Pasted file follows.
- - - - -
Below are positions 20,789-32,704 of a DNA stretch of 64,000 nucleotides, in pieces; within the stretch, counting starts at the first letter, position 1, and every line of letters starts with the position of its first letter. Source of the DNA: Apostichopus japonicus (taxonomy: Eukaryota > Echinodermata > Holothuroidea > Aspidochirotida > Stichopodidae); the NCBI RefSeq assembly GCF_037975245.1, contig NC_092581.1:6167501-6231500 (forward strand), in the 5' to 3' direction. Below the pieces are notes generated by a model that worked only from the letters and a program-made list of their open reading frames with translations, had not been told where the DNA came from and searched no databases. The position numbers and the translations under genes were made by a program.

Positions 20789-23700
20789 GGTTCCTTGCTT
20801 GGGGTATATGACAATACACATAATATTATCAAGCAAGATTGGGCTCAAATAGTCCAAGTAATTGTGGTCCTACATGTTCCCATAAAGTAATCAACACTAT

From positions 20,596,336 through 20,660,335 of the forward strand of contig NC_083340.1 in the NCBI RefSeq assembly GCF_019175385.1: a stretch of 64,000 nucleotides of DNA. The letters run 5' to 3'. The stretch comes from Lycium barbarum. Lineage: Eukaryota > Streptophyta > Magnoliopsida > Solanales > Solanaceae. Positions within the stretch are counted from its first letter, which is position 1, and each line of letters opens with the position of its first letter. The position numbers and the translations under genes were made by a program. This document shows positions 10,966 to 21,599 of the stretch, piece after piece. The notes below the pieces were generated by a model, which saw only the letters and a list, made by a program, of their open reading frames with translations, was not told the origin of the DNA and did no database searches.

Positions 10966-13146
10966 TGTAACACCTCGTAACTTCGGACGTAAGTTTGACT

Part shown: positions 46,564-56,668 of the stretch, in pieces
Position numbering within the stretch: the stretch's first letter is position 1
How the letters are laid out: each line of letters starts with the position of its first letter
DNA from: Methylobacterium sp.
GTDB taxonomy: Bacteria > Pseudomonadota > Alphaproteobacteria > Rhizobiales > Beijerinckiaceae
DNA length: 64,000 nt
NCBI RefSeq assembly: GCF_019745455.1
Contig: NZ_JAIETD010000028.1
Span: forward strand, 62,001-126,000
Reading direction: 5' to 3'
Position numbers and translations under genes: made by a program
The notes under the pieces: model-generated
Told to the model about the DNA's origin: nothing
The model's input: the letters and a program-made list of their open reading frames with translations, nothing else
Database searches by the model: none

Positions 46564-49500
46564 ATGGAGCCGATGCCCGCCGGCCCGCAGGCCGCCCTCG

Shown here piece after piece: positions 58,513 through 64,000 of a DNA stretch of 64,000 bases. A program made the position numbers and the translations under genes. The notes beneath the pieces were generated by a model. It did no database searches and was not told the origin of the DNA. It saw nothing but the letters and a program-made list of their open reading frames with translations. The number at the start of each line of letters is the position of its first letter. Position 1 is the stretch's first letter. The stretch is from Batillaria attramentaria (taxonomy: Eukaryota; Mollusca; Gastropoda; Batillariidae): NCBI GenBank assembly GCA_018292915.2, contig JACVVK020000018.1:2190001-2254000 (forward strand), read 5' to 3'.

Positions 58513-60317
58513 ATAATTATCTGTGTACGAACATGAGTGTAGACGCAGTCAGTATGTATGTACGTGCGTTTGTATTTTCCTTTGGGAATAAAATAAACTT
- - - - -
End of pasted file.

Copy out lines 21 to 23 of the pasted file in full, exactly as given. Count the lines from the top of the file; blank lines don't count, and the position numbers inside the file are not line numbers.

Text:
The model's input: the letters and a program-made list of their open reading frames with translations, nothing else
Database searches by the model: none

Positions 46564-49500